Our trip to Austin for the AccessU conference is nearly over. Well, the conference is definitely over, but Hilda and I are flying home tomorrow, carrying a lot more stuff than we came with. And a lot more other stuff, too.
Interestingly, the flying was no big deal at all. I’m getting a little ahead of myself though.
Riding Uber to the Greyhound to Buffalo was routine. Old hat. No big. Riding the bus to Buffalo was new, as it was Hilda’s first time on a long-distance bus ride. She handled it like a pro. Upon arriving in Buffalo, we learned that there was actually a bus to the airport, which was a lot cheaper than taking an Uber, Lyft, or cab, and it wasn’t a long wait. The bus dropped us, and we had no idea where to go to get to the airport, but eventually, after parking Hilda, we found some assistance.
Hilda had an encounter with the escalator, and she was still nervous about that and backed away. The person walking with us noticed this and pointed it out. I got on anyway, and Hilda followed.
We got lots of compliments on Hilda. Well, there was the one person who told me I needed to give her a good brushing as she was shedding, but I already knew that, and anyway, they shed no matter what. No big deal.
The theme for this trip, at least where guiding is concerned, was distraction. She was very distracted and stimulated by everything. This meant that she really wanted to go everywhere at once. “Forward” might start out forward, but it might as easily mean a shart left or right, or one of those eventually. The good news is that she is both easily distracted by new things or new people (of which there were lots of both), but she’s also very easily redirected. Age and experience should settle her down; it’s done wonders so far. We also need to work on inside walking speed. All of these things got better as the trip progressed.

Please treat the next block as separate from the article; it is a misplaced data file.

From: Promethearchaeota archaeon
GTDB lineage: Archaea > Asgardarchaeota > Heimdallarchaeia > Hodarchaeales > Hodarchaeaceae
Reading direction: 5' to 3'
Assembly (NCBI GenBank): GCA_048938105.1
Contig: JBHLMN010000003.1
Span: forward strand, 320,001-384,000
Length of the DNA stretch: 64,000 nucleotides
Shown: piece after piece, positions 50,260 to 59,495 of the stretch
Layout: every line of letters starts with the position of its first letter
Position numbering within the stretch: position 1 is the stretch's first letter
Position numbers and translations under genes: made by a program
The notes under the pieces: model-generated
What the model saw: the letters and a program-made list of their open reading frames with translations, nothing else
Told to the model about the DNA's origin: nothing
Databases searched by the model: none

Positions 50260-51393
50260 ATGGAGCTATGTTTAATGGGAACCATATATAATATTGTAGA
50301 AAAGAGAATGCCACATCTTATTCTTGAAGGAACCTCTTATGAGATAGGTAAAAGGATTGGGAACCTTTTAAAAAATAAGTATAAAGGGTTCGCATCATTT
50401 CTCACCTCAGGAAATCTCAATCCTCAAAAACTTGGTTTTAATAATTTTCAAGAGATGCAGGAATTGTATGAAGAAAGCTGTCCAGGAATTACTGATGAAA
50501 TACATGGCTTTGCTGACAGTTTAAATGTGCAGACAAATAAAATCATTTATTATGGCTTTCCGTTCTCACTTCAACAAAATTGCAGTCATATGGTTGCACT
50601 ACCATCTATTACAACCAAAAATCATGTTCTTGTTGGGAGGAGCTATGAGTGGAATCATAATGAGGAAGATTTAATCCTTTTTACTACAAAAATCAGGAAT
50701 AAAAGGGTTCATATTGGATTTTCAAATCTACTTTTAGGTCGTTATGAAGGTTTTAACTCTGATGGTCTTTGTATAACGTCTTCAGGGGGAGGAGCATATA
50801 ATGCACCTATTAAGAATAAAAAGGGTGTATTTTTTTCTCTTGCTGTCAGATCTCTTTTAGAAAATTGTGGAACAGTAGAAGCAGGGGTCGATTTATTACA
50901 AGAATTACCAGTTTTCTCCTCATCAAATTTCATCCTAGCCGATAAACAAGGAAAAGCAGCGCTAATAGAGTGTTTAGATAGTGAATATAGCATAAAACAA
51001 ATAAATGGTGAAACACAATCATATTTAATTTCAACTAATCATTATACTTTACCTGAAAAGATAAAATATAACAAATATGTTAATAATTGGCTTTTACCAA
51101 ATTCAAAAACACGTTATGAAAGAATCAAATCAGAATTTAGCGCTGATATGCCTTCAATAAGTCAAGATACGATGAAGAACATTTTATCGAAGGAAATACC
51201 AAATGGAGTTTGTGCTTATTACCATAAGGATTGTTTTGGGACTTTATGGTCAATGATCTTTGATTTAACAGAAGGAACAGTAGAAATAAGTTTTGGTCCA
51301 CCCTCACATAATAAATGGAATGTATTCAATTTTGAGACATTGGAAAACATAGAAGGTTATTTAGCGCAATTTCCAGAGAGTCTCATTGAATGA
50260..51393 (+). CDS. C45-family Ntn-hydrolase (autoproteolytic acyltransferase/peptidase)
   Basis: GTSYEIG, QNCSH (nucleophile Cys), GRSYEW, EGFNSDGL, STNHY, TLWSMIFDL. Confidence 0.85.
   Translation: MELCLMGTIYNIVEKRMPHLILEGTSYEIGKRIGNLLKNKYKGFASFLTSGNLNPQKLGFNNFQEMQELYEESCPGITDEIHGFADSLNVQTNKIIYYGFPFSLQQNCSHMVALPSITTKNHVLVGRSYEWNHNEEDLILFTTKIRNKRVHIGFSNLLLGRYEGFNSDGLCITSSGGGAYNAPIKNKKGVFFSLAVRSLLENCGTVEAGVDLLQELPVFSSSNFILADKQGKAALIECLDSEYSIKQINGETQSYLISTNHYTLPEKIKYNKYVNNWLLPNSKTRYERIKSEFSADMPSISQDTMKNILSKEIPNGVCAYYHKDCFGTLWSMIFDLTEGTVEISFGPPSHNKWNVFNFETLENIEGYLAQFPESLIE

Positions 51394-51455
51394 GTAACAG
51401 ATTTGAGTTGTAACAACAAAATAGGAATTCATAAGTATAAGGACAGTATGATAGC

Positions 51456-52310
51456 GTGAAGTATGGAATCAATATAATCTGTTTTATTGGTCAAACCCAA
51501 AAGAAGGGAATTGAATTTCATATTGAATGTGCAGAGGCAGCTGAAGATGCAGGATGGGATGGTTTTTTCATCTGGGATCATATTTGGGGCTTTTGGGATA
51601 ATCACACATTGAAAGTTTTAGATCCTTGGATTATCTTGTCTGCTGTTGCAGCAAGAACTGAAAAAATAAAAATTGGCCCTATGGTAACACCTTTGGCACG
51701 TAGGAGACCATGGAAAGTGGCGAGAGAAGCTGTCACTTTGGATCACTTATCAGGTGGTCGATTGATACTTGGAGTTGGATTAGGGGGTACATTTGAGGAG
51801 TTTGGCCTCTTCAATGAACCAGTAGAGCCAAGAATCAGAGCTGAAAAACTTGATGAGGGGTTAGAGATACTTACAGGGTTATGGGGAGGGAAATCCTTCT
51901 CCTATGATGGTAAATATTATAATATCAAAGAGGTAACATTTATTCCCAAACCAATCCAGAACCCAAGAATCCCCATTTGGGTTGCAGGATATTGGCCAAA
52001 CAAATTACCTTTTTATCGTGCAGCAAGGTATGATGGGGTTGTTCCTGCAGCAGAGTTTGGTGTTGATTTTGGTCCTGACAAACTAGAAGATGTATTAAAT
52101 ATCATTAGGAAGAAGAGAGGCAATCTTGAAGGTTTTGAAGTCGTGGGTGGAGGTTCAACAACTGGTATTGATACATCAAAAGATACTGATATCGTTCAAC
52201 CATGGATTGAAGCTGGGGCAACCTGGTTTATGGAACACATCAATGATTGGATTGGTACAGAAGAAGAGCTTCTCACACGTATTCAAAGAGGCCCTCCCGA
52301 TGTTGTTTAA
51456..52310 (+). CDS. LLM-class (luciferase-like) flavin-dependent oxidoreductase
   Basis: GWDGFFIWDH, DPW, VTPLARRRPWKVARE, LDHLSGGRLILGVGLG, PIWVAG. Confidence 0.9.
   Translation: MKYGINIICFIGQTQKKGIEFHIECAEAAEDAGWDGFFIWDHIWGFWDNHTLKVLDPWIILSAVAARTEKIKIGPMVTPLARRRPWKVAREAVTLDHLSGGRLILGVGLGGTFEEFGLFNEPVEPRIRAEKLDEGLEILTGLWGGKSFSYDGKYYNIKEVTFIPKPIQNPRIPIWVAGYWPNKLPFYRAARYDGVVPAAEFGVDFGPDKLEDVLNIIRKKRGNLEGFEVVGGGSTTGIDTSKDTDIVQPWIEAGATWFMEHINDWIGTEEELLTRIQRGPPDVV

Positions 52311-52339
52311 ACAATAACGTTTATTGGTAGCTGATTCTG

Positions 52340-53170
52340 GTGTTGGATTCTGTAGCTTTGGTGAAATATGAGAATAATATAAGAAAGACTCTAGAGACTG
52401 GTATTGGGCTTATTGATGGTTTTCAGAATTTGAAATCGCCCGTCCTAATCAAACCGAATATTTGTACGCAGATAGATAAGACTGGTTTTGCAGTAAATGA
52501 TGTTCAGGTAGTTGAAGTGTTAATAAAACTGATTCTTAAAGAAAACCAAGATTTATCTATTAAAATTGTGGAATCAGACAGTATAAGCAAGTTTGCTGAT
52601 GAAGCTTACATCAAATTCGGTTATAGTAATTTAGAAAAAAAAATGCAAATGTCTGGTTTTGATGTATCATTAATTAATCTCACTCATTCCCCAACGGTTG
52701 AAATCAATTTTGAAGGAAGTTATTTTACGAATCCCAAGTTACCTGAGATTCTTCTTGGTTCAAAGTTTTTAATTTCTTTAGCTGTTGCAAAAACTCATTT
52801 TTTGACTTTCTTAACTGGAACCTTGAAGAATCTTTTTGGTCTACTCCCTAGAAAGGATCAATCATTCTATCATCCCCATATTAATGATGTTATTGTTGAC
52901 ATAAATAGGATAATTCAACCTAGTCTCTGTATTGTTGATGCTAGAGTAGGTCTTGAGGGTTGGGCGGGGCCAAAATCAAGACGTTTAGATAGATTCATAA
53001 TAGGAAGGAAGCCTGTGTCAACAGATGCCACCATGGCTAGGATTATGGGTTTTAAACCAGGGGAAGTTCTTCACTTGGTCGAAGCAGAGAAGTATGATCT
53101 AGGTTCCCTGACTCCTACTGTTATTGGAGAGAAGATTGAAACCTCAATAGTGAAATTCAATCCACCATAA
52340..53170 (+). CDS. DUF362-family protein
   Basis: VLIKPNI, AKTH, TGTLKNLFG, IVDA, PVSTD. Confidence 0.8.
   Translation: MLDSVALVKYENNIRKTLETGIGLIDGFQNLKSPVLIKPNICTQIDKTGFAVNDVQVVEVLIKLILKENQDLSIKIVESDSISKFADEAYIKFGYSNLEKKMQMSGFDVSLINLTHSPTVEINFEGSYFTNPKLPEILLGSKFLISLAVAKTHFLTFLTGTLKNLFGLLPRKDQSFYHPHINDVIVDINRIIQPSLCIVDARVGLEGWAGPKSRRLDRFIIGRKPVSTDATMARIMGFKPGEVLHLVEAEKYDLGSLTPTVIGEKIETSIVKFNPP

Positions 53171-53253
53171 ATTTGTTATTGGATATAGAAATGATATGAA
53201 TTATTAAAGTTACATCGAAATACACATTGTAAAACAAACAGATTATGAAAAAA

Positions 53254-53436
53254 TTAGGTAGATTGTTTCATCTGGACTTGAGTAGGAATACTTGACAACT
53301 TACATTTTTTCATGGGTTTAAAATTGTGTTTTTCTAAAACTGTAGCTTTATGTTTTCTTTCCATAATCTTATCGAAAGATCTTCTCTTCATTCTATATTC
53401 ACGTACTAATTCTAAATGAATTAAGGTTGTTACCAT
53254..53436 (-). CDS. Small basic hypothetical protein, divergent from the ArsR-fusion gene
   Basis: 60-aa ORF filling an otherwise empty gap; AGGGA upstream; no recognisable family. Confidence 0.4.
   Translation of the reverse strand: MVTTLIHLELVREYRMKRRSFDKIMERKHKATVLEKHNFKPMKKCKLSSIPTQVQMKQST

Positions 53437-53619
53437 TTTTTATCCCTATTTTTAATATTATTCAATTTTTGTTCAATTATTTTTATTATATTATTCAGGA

Flying was no big deal. She did it like a pro, even slept through part of the flights. When we hit Austin, another passenger asked if he could walk us to where we were going, so we had some nice company. He was so impressed with Hilda, and that I was training her, that he wanted my mom and Norman to take his picture with us. That was kind of unusual.
Really, her public behavior was very good. She settled down under or beside chairs at restaurants like she’d done it all her life. She’s getting better about not visiting people in harness. (In fact, I’m starting to see a bit of the GSD aloofness, as she just sometimes didn’t show much interest in some people. Like our niece Lily.) She wasn’t unfriendly, but she was more interested in other things. She’s curling up in the floorboard of the car, again, like an old pro.
Guiding is another matter. While distracted, she’ll go off anywhere, because, well, distracted. But as with other things, once she gets the idea and settles into things, she’s great. She had some touble finding doors sometimes, but again, as time went on, that got better. Clearance errors through doors is becoming a thing, and I’m not sure if it was because she didn’t want to run over whoever was holding the door, but Leno did this for ages while I had him, so I’m not awfully worried.
She is definitely showing the GSD finnicky eating thing. I still have a full gallon Zip Lock bag of dog food, untouched, which would be roughly three full days’ worth of meals. She’s definitely not suffering, and maybe her dietary needs are changing and she doesn’t need as much food, or maybe she’s a bit out of sorts with the changes: new environment, new people, new places, new everything, and she’s stressing a little, and that’s how it expresses. Speaking of expressing, she’s getting used to parking other places, and no loose stools or such like.
Anyway, lots of compliments on her behavior. Lots more on her striking good looks. Many compliments on her work, and lots more people noticing that she is young and energetic and sometimes, a bit distracted. Though lots of people are still impressed given her level of maturity and tender age. A couple of my guide dog using friends said she’s probably the nicest GSD they’ve ever met. Reckon that means I’m doing something right, and more, she’s just a darn good dog.
Tomorrow is a long travel day, and we’re looking forward to meeting some of Hilda’s extended family. We’re also looking forward to getting home.